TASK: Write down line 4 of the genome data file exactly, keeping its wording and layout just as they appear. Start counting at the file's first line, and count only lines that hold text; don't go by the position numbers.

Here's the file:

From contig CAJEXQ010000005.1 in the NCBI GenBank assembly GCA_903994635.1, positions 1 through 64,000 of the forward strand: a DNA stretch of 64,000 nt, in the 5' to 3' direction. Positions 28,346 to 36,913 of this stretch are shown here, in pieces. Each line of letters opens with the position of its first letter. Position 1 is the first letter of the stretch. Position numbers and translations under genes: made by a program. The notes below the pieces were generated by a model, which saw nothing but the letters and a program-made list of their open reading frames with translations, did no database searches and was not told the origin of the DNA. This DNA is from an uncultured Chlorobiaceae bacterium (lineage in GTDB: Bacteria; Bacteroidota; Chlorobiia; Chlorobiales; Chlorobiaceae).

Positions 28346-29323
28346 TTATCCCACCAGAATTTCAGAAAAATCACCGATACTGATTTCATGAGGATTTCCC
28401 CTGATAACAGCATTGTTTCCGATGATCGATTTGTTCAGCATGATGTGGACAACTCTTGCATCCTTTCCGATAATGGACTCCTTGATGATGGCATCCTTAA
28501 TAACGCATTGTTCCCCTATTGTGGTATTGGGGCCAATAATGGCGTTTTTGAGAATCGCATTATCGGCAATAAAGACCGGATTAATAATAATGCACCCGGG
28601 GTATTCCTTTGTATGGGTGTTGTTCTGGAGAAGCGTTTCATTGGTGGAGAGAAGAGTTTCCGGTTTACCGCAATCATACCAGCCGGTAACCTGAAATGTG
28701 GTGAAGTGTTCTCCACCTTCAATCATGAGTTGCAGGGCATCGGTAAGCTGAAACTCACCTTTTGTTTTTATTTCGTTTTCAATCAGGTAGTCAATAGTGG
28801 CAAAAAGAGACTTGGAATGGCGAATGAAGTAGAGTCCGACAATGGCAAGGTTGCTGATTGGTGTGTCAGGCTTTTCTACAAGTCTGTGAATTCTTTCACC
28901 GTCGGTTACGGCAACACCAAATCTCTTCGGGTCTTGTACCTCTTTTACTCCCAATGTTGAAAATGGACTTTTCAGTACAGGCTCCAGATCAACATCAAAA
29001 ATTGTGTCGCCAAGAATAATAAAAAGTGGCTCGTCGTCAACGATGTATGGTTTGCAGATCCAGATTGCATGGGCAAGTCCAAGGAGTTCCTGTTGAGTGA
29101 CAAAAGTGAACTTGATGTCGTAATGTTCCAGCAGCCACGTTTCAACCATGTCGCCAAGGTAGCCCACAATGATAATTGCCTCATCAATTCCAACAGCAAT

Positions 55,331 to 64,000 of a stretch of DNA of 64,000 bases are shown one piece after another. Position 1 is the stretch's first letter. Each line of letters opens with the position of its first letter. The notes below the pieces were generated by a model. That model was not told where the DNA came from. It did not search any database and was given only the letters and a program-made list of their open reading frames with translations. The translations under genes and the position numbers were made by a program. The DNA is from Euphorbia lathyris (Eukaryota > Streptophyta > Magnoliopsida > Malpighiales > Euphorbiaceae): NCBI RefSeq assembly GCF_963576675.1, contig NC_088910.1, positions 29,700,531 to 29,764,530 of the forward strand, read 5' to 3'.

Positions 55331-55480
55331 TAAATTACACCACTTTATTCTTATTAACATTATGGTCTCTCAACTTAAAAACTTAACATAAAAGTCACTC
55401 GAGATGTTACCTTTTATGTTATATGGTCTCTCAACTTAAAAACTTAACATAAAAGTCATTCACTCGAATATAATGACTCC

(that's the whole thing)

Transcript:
28401 CTGATAACAGCATTGTTTCCGATGATCGATTTGTTCAGCATGATGTGGACAACTCTTGCATCCTTTCCGATAATGGACTCCTTGATGATGGCATCCTTAA